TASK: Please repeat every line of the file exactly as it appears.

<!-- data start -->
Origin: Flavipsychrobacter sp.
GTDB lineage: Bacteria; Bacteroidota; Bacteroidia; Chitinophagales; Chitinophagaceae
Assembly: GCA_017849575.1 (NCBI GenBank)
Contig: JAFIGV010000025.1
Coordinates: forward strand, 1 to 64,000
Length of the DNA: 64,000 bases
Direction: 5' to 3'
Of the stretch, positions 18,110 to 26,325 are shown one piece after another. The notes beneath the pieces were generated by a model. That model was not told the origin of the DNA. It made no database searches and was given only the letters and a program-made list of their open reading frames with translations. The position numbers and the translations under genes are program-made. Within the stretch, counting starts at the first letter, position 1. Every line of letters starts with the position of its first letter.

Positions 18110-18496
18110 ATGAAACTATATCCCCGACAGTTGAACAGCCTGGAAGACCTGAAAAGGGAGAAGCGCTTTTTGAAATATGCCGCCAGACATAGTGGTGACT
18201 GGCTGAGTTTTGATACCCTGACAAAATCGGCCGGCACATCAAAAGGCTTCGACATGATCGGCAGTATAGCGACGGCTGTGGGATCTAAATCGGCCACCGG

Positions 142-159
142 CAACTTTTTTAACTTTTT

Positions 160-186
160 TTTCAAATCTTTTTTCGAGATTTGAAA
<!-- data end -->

Origin: Flavipsychrobacter sp.
GTDB lineage: Bacteria; Bacteroidota; Bacteroidia; Chitinophagales; Chitinophagaceae
Assembly: GCA_017849575.1 (NCBI GenBank)
Contig: JAFIGV010000025.1
Coordinates: forward strand, 1 to 64,000
Length of the DNA: 64,000 bases
Direction: 5' to 3'
Of the stretch, positions 18,110 to 26,325 are shown one piece after another. The notes beneath the pieces were generated by a model. That model was not told the origin of the DNA. It made no database searches and was given only the letters and a program-made list of their open reading frames with translations. The position numbers and the translations under genes are program-made. Within the stretch, counting starts at the first letter, position 1. Every line of letters starts with the position of its first letter.

Positions 18110-18496
18110 ATGAAACTATATCCCCGACAGTTGAACAGCCTGGAAGACCTGAAAAGGGAGAAGCGCTTTTTGAAATATGCCGCCAGACATAGTGGTGACT
18201 GGCTGAGTTTTGATACCCTGACAAAATCGGCCGGCACATCAAAAGGCTTCGACATGATCGGCAGTATAGCGACGGCTGTGGGATCTAAATCGGCCACCGG

Positions 142-159
142 CAACTTTTTTAACTTTTT

Positions 160-186
160 TTTCAAATCTTTTTTCGAGATTTGAAA